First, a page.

The Housing Minister has labelled a proposed rent-freeze and tax relief for tenants as “unconstitutional” and warned such a move would drive landlords out of the market.
Speaking in the Dail on Tuesday evening, Minister Eoghan Murphy admitted rents are “impossibly” high but said that an emergency rent freeze is not the solution.
He was speaking after a Bill, tabled by Sinn Fein, proposed a three-year rent freeze as well as a special tax rebate for tenants.
The legislation is being backed by Fianna Fail and will be voted on on Thursday.
If it passes the Housing Committee stage, the Bill would see the introduction of a three-year, state-wide rent freeze and a refundable tax credit to renters equivalent to one months rent.
However, Fine Gael will oppose the Bill with Minister Murphy arguing that a rent freeze would be “unconstitutional”, claiming it would force landlords out of the market and damage supply.
Speaking to The Echo ahead of his party tabling the Bill, Cork South-Central TD Donnchadh Ó Laoghaire (SF) said:
“It would be a big help to many renters in Cork and across Ireland.” The Cork TD hit out at rising rents in Cork, saying the average now stands at €1,372.
“At the end of the day rent in Ireland is too high.
“To solve it, we need mass social and affordable housing schemes, the likes of which Sinn Fein has been proposing for some time.
“But in the meantime, we need this rent freeze and the tax relief would also be a huge help.
“It’s clear that rent pressure zones are not working and many areas aren’t even covered by them.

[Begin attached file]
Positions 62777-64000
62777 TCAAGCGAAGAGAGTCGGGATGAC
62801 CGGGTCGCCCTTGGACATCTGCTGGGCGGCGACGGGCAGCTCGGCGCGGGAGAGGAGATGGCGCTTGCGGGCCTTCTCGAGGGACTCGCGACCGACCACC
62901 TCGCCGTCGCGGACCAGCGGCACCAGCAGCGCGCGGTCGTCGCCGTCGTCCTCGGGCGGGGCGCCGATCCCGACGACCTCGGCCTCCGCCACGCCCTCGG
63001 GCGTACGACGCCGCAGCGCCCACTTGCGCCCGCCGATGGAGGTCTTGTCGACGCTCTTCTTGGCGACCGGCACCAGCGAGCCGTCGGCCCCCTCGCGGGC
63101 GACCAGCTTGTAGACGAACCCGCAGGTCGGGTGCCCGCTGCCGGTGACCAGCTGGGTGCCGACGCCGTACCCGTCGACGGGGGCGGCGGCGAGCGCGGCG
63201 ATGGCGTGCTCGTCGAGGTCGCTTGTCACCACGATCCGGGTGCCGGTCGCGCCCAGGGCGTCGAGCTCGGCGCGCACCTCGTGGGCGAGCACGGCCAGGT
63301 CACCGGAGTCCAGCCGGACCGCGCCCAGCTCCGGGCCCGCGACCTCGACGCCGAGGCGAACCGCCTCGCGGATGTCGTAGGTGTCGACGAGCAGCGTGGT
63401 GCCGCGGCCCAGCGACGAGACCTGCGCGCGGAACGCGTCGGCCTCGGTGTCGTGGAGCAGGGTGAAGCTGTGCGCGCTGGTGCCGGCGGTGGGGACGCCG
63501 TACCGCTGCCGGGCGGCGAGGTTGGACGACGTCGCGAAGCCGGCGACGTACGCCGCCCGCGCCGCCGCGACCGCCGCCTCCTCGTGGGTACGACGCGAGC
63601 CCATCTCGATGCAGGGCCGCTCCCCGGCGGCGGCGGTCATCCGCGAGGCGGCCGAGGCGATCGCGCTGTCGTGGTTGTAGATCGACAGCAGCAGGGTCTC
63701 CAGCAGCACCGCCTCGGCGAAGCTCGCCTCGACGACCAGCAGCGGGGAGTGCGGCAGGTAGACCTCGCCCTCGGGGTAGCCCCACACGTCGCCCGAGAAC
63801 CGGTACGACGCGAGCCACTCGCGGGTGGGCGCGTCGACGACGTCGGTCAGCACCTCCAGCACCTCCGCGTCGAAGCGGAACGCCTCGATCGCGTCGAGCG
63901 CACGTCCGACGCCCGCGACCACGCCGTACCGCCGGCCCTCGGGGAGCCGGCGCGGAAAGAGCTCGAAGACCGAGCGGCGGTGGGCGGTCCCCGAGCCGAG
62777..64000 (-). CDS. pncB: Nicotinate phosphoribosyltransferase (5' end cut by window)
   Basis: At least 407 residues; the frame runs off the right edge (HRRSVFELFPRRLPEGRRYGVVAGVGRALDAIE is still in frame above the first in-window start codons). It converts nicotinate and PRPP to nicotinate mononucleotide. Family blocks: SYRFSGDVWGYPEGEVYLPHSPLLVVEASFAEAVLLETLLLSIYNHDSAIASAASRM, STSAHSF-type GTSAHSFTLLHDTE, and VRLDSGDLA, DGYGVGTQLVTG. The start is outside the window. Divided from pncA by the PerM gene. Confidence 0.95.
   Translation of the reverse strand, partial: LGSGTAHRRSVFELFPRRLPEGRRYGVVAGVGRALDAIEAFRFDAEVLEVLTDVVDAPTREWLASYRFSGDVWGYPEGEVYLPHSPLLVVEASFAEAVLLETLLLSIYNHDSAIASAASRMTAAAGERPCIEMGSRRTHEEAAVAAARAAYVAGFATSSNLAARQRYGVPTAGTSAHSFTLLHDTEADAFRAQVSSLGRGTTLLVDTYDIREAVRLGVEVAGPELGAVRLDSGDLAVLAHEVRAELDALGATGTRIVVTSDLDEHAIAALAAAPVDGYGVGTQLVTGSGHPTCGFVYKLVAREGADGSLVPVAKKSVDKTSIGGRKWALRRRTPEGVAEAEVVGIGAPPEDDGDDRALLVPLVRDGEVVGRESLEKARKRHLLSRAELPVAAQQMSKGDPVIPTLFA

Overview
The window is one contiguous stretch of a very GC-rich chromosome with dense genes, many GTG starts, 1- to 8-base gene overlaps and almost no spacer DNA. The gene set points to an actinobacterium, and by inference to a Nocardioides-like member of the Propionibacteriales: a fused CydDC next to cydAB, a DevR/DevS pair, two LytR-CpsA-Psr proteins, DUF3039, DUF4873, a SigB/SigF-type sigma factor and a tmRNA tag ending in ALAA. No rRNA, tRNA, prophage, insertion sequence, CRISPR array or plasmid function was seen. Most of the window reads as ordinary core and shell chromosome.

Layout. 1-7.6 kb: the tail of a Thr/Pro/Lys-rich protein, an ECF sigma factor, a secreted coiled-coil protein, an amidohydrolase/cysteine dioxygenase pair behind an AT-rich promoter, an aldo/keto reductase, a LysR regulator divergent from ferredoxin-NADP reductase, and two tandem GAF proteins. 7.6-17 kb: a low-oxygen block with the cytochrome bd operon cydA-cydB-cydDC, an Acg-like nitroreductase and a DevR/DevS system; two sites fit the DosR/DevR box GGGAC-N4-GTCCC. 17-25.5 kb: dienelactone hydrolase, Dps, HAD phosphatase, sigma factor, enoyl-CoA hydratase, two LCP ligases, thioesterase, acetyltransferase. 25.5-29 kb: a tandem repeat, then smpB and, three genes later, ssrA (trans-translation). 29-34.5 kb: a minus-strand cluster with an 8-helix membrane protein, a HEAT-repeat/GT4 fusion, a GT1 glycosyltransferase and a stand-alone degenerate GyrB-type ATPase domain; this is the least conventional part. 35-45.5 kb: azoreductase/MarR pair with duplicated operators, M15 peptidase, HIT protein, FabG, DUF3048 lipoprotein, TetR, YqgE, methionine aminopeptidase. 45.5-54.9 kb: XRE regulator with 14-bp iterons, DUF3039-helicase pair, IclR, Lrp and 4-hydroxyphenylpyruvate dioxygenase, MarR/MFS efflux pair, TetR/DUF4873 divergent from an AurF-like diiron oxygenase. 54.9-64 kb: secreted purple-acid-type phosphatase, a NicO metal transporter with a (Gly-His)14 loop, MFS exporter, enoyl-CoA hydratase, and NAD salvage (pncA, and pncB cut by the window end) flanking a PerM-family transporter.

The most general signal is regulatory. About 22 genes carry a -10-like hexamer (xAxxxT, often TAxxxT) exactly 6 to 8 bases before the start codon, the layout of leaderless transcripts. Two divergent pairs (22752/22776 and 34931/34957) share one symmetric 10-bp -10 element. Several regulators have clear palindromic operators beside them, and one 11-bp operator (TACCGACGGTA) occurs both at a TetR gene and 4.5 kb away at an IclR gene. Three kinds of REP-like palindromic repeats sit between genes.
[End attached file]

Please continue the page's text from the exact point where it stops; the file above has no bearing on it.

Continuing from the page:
“The system is not working so we need a rent freeze - it’s absolutely essential.
“The combination of this rent freeze, tax relief and a focus on significant growth of social and affordable housing over the three year freeze is badly needed.” Deputy O’Laoghaire welcomed Fianna Fail’s support for the Bill but added it was a pity it took them so long to back the idea.
Fianna Fáil Spokesperson on Housing, Darragh O'Brien said:
“We will be supporting the Sinn Féin Bill so as to allow further discussion at Committee Stage.
“The Bill requires detailed pre-legislative scrutiny to ensure that there are no unintended consequences,” he added.
Cork TD Mick Barry (Solidarity) voiced his support for the rent freeze.
"A rent freeze actually would represent a very modest policy because what are actually need now are drastic rent reductions,” he said.
"Fine Gael in Government have pursued a policy of class warfare.
“They have allowed rents to rise at a rate which is more than double the rate of wage increases,” he added.
“This policy has made landlords rich and workers poor and it's time to bring these crippling rent rises to a halt.” If the Bill is passed on Thursday, it will go before the Oireachtas Housing Committee which has members from several parties including two TDs from Fine Gael, two from Fianna Fail, one each from Solidarity, Independents and Sinn Fein.
It also includes one Senator each from Independents, Fianna Fail, Fine Gael and the Green Party.